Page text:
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Elaine Taylor

5:30 News Co-host / Reporter

After graduating with a B.S. in Anthropology from the University of Utah, Elaine developed a love of radio while working long hours in remote parts of Utah as an archaeological field technician. She eventually started interning for the radio show Science Questions and fell completely in love with the medium. Elaine is currently taking classes at Utah State University in preparation for medical school applications. She is a host of UPR’s All Things Considered and a science writer for the Utah Agricultural Experiment Station. Elaine hopes to bring her experiences living abroad in Turkey and Austria into her work.

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Utah Environment
6:11 pm
Fri April 4, 2014

Wolf Management Techniques Working, Report Says

Wolf populations remained steady during 2013.
Credit fws.org

Wolf populations in the Northern Rocky Mountains remain stable, that’s according to a new report out Friday. The U.S. Fish and Wildlife Service along with state agencies compiled the yearly report that looks at the status of wolf population since the species’ delisting from the endangered species list three years ago.

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Utah Transportation
6:07 pm
Wed April 2, 2014

New Study: Suburban Sprawl Bad For Health And Wealth

New research suggests urban dwellers have greater economic opportunity than their suburban peers.
Credit U.S. Department of Transportation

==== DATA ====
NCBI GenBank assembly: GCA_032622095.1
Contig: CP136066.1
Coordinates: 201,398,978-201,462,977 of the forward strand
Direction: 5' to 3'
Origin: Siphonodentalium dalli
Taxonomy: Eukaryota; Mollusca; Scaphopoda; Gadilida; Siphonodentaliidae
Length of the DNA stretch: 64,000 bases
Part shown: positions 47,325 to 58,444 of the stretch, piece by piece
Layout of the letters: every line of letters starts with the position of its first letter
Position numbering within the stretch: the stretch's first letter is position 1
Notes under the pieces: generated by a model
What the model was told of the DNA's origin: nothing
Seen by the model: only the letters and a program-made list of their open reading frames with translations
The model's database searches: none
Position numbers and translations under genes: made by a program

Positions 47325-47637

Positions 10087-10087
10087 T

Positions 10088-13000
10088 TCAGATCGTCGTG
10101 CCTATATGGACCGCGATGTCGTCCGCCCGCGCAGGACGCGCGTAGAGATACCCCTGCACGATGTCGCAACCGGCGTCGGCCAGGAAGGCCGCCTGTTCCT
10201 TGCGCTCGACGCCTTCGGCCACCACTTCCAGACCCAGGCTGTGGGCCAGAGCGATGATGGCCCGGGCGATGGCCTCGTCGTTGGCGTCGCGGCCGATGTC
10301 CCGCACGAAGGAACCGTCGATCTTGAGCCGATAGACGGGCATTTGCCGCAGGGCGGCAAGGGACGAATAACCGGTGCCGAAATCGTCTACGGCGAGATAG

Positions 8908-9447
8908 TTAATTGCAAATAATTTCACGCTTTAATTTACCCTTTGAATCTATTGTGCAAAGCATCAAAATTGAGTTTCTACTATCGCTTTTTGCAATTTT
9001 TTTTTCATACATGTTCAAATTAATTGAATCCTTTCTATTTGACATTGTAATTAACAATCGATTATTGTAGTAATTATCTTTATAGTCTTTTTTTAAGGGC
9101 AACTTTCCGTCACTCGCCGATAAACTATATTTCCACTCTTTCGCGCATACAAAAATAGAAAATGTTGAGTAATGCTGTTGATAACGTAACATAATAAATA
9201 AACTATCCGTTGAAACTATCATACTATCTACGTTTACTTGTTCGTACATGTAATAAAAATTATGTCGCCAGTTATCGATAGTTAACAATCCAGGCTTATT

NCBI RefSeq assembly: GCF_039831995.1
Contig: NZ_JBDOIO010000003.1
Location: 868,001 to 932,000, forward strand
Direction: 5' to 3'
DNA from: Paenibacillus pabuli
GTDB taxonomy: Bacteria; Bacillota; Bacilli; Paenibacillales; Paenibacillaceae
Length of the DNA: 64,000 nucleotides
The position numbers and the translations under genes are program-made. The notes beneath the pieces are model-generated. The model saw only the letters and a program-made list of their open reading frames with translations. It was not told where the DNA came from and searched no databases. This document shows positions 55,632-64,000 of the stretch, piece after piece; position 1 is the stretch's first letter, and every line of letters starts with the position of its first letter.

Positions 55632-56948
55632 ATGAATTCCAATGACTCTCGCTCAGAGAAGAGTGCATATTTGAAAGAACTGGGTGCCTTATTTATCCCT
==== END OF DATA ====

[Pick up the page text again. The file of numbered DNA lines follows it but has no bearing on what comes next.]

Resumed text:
A new study conducted by Utah researchers shows the benefits of living in urban areas instead of suburban neighborhoods. The study, led by University of Utah Metropolitan Research Center Director Reid Ewing, shows people who live in urban areas spend less on housing and transportation costs, tend to be healthier, and have greater economic opportunity.

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Utah News
6:25 pm
Tue April 1, 2014

Minority Children Do Worse Than White Children In Utah And Nation

A national study looking at the welfare of children shows that children of color tend to fall behind their white peers in measurements of milestones of success. The Annie E. Casey study compared children in 12 measures of success, including birth weight, attendance of pre-k programs, and the completion of a secondary degree by the age of 29.

Results in Utah tend to reflect the rest of the nation. Terry Haven with Voices for Utah Children, a group involved in study, says children of color are over-represented in negative outcomes.